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We found two construction loans which have the wrong maturity date and we need to update them. Is it acceptable to update the documents and have the
customer initial the change on the Note or do we need to do anything else to be compliant?
When a loan is maturing, do we do new note or change in terms when extending the maturity date?
I am doing some research around E-SIGN and its applicability to both compliance and the law. While I know we have members in different states, and each state is different and any case law or state law, mentioned may not be binding in our "home" state, I would still be interested in how other jurisdictions are handling this.
What is your take on courts requesting original signature cards? We have an in-house collections department, that will go to court to file judgement on charged-off checking accounts or past due loans. In our local courthouse a certain judge has often asked our collections manager for the original signature card, when she is trying to obtain judgement. At our bank, customer signature cards can be obtained a number of different ways. The most common is via a digital topaz screen (electronic screen that the customer physically signs when they open a new account). There are some situations however where the customer can not come to the branch and sign, so we will go to the customer and have them sign a “wet” signature paper form, and then we come back to the branch and scan that paper form to our customer accounts team.
I am trying to find out if that scanned wet signature will hold up in court as an original (since after it is scanned we destroy the paper copy). Additionally we have circumstances when the customer is out of area, or someone is opening a joint account where only one party is present in the branch and we send out the signature form electronically to the other party via email and they “remote E-sign” via a digital signature (which is just a printed version of their name). I am wondering if these will hold up in court?
Furthermore, have you ever seen where a bank will allow customers to completely doc-u-sign/ remote E-SIGN a loan application and all associated closing documents? Even the big players in this space (Rocket mortgage, Quicken loans) usually send a mobile Notary once all the paperwork is completed to come meet with you and obtain a wet signature on the paperwork.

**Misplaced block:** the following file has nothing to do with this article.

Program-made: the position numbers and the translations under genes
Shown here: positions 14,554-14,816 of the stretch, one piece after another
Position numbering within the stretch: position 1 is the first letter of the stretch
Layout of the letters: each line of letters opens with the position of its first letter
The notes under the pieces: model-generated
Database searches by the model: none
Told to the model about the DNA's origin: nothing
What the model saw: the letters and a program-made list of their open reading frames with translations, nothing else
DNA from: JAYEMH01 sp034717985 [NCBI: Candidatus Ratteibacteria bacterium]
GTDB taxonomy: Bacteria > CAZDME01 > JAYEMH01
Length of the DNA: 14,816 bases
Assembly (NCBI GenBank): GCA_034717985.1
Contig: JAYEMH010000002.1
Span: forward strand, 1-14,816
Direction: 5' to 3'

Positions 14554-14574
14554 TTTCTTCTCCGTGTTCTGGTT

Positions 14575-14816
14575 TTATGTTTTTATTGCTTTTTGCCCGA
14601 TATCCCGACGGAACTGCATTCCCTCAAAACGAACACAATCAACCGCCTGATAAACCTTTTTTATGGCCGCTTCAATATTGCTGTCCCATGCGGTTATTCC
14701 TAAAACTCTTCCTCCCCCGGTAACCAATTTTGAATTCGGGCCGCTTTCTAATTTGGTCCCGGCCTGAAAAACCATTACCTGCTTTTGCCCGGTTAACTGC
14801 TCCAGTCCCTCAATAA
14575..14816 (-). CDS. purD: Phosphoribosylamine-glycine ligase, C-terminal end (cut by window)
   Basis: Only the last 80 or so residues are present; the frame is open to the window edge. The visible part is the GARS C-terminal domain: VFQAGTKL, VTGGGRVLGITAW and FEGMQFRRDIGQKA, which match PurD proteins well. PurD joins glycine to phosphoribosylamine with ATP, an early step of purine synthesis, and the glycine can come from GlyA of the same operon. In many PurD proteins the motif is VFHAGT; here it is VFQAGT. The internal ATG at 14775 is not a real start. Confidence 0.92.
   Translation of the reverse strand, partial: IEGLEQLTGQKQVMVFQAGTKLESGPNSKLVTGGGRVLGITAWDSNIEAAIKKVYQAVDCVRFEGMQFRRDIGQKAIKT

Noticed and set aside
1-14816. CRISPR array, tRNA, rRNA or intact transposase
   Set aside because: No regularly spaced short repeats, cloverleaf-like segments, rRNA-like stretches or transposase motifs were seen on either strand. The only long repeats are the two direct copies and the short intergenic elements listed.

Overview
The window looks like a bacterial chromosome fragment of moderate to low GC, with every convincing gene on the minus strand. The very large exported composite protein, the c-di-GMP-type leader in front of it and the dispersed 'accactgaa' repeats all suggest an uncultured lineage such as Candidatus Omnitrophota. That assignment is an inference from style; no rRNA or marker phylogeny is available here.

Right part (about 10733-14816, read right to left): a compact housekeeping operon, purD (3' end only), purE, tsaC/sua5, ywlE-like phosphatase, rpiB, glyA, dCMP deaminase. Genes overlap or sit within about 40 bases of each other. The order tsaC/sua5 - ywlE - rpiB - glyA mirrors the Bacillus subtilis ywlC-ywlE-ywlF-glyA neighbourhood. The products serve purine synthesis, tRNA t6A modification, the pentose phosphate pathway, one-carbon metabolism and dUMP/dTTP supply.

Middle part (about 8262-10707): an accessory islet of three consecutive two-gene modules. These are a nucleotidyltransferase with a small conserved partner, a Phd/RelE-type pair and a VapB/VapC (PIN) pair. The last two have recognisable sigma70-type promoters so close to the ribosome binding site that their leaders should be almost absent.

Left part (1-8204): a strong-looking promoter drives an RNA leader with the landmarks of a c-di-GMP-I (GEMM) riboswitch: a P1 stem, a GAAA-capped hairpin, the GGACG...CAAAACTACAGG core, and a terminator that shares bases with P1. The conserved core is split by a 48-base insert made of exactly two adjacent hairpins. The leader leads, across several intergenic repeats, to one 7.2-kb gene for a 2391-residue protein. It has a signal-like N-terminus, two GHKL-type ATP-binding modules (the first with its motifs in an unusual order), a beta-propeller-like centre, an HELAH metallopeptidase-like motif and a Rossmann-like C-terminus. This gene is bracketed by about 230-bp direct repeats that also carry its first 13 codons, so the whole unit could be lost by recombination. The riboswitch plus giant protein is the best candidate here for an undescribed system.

Our mortgage department has asked if instead of that wet signature at closing if an electronic signature would suffice in the courts. What about Deeds of Trust, can they have electronic signatures?
I really appreciate your help or any insight you can provide via your years in banking. If you find or know of any relevant case law please let me know as that would certainly help in my analysis.
May a lender offer a gift card at closing for a mortgage loan, and would this then be disclosed on a loan estimate or closing disclosure?
Can a 30 year fixed mortgage be converted to a 5/1 ARM mortgage? What information needs to be provided to the consumer to have this done and can
it be a modification or must it be a refinance?
We currently offer eStatements to our online customers but have a very low adoption rate. We seem to be running into issues with getting customers signed up because we cannot assist them at the bank unless it is on their own device. Being compliant with the E-Sign Act says the customer must "reasonably demonstrate that they can access information in the electronic form that will be used to provide the information that is the subject of the content". What is the way around this so that we can get them signed up at account opening or by utilizing a lobby computer? I know of other institutions that do this but am not finding how that is in compliance. Any help would be appreciated!
We would like to create an easier way for our consumers to sign up for E-Statements. What are the requirements, compliance wise for this? Currently, our customers need to log into their online banking, view a PDF disclosure that generates a "code", and customer then has to type in code and agree to terms and conditions. Compliance wise- can consumers just sign the disclosure/consent in person at lobby?
Can we no longer make a consumer term loan with quarterly payments?
We see quite often where lenders agree to pay for or credit back items such as the lenders title policy. This is often done when a lender wants to capture the business of a builder so they offer this as a "perk" to the referrals coming from that builder. I was wondering how other lenders manage to do it without violating any regulations. We wouldn't plan to do this across the board.
Do we need the words "Member FDIC" on our Google ad? When you click on the ad it takes the person to our site that does have the appropriate language. I notice that no other banks have this.